Mortician explains what happens to breasts implants and pacemakers when we are cremated

A mortician who answers bizarre death-related questions on youtube revealed what happens to your breast implants and hip replacements when you are cremated.

Everyone wants to leave a part of them behind after they’ve passed on. But if you have breast implants, doing that may be easier than you’d think.

Caitlin Doughty, also known as Ask A Mortician on YouTube, has been answering the strangest questions related to death and funerals to her 1.6 million followers.

One of the more bizarre questions she received has to be this: What actually happens to the implants in our body when we die and get cremated?

Titanium limbs and hip prosthetics actually survive cremation and are left behind in the ash
(Image: Getty Images/iStockphoto)

Well, if on the off chance it’s crossed your mind… it’s slightly good news for those with hip replacements, as the titanium actually survives the cremation and remains all in one good piece, Ask A Mortician revealed.

Hip replacements remain in one piece and are even offered to the family – yikes

It’s common knowledge that after a cremation all that’s really left is a pile of bones turned to ashes, and everything else like your hair, clothes and organs burn away, apart from metal.

In the video, Ask A Mortician said: “The metal has to be removed by hand or by a large magnet, and it’s not handled as biological waste because it was never really part of the body to begin with.

She continued: “The family is totally welcome to ask for the pieces back, but I’ve gotten that request exactly zero times.”

The replacement hip is even offered to the family
The replacement hip is even offered to the family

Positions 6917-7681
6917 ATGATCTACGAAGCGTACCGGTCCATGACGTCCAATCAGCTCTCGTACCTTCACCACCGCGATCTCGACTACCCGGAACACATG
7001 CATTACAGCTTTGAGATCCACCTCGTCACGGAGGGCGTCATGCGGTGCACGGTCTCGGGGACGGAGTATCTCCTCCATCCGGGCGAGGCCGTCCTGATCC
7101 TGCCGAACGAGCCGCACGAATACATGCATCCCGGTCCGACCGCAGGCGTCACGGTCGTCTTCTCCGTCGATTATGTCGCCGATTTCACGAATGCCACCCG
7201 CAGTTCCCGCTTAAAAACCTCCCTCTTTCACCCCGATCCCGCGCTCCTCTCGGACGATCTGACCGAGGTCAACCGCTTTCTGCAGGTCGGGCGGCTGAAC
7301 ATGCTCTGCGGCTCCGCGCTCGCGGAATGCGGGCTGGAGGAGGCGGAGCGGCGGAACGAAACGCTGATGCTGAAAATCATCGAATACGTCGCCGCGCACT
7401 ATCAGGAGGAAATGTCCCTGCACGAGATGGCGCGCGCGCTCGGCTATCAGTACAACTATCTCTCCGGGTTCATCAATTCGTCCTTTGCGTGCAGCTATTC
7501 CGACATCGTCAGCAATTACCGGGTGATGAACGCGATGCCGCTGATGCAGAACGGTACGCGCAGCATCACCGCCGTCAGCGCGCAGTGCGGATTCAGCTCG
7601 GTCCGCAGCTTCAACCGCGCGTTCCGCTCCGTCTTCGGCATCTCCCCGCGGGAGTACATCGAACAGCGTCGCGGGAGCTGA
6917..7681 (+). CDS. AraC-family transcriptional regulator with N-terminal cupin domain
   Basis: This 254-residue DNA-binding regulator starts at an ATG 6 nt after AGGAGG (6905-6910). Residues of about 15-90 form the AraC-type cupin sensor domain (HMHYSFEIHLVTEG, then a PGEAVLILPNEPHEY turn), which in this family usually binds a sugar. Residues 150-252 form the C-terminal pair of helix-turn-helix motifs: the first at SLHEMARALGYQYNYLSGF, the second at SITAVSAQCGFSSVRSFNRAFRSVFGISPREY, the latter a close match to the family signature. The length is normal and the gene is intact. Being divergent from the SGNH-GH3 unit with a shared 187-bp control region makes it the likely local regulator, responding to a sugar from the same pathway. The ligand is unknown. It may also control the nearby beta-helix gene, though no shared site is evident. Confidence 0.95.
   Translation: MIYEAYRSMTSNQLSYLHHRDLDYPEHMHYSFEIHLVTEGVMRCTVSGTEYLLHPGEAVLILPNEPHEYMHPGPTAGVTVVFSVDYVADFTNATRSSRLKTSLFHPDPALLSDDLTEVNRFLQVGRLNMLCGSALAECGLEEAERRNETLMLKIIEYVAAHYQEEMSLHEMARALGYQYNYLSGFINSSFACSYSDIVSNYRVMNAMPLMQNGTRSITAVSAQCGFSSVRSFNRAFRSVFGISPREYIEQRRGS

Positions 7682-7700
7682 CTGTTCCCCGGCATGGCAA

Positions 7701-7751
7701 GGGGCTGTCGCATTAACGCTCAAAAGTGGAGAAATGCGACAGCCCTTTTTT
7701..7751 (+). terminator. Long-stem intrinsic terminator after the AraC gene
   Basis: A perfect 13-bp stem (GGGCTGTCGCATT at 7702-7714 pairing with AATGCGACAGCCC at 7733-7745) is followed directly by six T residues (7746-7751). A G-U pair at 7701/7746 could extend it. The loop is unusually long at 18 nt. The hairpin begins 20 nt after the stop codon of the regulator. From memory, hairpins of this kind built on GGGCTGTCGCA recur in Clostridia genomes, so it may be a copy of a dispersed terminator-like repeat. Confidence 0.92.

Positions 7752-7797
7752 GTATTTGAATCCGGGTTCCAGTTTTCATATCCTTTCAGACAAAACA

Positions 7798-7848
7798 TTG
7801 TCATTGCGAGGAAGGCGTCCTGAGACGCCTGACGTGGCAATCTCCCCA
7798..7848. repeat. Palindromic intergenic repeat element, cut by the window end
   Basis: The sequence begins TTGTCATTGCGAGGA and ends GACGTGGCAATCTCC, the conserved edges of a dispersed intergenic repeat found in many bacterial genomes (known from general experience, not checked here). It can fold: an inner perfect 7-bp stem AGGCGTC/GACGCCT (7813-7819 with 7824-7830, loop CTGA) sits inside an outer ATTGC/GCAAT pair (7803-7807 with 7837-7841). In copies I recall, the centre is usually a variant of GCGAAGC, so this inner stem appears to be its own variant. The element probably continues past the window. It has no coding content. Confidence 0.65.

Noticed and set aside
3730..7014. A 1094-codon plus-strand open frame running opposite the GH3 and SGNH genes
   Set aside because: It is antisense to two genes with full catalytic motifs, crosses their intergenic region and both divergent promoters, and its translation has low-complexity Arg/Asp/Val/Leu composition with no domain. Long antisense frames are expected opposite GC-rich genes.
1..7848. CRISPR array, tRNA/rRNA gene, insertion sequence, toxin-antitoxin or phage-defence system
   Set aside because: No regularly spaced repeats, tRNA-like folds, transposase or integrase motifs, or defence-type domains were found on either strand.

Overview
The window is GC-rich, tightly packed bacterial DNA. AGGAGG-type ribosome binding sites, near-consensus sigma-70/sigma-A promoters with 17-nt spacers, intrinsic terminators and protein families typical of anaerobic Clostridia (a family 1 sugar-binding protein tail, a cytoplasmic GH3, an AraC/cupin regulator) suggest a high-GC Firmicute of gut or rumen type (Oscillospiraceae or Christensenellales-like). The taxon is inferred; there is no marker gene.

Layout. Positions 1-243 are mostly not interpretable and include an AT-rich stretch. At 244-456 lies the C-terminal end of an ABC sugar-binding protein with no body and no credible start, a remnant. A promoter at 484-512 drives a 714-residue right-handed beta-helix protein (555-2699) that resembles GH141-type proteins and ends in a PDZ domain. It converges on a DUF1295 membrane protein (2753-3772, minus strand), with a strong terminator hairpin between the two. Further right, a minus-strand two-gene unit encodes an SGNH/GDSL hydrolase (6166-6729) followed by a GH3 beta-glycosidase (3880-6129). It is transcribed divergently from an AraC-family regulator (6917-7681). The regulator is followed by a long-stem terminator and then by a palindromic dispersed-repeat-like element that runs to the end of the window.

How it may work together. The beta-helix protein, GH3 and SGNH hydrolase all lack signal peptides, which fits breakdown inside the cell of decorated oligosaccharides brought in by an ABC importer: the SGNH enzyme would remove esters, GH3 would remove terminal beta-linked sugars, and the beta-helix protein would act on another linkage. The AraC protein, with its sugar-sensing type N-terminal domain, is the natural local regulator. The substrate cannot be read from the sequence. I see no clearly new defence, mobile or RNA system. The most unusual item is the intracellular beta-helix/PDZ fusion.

(Image: Getty Images/iStockphoto)

For years, hip and knee replacements were usually thrown away by the crematory, but now there are companies in the US and Europe that recycle them to make things like road signs, plane parts and car parts.

With that being said, the crematories can’t exactly make money from the items, as that’s ‘hella ghoulish’ in the words of Caitlin, so charitable projects are the only real option in this case.

What about pacemakers?

Well, it would seem that pacemakers never actually make it into the cremation machines as the batteries and intense heat would cause a ‘boom.’

Ask A Mortician said: “When I was a crematory operator I would never trust the authorisation form to tell us whether the deceased had a pacemaker, I would usually just feel on their chest as it would be sticking out and use a scalpel to remove it.”

Be careful when cremating someone with a pacemaker
Be careful when cremating someone with a pacemaker
(Image: Getty Images)

Who knew such little things could cause so much damage?

Finally, what about silicone breast implants?

They are usually cremated with the body, but do have the potential to melt and leave a ‘gelatinous goo’ stuck to the bottom of the machine.

It may add a bit of extra work for the crematory workers, but at least it’s not causing an explosion like the pacemakers – right?

Watch the full video here for more gruesome details.

Leave a Comment